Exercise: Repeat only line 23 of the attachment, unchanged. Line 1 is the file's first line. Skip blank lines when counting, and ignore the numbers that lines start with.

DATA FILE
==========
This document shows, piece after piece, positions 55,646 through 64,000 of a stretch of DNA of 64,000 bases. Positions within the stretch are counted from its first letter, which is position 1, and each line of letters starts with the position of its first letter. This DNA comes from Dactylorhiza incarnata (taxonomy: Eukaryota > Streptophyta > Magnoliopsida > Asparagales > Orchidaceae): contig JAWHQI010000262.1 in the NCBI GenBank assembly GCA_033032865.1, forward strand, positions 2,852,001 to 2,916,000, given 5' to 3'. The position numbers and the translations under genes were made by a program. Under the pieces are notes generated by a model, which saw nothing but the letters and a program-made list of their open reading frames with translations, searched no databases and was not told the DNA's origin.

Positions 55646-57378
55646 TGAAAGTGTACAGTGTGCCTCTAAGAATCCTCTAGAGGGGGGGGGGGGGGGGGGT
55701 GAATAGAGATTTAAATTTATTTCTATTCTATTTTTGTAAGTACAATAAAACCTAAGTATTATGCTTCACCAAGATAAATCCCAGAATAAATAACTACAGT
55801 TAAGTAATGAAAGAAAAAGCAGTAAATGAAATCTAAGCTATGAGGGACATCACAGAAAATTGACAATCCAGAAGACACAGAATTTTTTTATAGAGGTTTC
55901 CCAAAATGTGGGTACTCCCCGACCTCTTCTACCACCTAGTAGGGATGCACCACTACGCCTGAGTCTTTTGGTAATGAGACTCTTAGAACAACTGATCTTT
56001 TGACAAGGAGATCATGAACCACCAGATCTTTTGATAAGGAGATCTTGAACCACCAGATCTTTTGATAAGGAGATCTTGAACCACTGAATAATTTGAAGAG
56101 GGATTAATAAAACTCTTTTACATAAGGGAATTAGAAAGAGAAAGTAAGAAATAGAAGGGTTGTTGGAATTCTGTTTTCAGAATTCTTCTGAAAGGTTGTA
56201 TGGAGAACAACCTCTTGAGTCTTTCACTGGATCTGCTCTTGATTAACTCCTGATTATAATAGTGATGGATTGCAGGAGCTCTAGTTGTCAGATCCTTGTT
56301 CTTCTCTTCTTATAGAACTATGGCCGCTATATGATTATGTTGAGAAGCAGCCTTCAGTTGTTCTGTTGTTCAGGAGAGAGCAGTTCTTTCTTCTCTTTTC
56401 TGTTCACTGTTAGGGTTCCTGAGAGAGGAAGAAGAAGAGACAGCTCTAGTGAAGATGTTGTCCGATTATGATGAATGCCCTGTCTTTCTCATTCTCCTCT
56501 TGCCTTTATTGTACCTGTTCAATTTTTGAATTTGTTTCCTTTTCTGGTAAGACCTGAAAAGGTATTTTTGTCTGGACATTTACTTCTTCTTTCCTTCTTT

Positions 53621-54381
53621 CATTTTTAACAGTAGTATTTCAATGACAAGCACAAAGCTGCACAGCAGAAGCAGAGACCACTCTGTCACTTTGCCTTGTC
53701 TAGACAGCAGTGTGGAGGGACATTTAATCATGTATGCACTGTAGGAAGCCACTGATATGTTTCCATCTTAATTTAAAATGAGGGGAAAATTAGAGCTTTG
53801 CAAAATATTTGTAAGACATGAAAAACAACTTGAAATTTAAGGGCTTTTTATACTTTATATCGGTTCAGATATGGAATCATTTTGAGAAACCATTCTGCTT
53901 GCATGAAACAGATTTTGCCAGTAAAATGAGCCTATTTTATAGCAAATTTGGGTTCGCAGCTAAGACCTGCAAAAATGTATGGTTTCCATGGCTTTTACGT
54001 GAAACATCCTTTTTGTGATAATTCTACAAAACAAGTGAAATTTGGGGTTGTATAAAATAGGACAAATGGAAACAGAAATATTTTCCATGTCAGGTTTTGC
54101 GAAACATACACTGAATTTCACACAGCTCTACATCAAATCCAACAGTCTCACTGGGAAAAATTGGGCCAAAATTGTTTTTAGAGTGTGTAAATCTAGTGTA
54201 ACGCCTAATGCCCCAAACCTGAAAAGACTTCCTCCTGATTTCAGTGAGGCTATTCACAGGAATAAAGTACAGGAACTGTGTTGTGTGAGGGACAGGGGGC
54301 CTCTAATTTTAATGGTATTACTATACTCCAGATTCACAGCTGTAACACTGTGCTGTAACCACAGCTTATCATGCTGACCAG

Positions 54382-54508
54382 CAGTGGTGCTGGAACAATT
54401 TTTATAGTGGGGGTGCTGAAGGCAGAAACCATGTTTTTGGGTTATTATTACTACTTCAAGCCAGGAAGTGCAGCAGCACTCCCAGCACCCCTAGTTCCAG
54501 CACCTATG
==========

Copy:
54382 CAGTGGTGCTGGAACAATT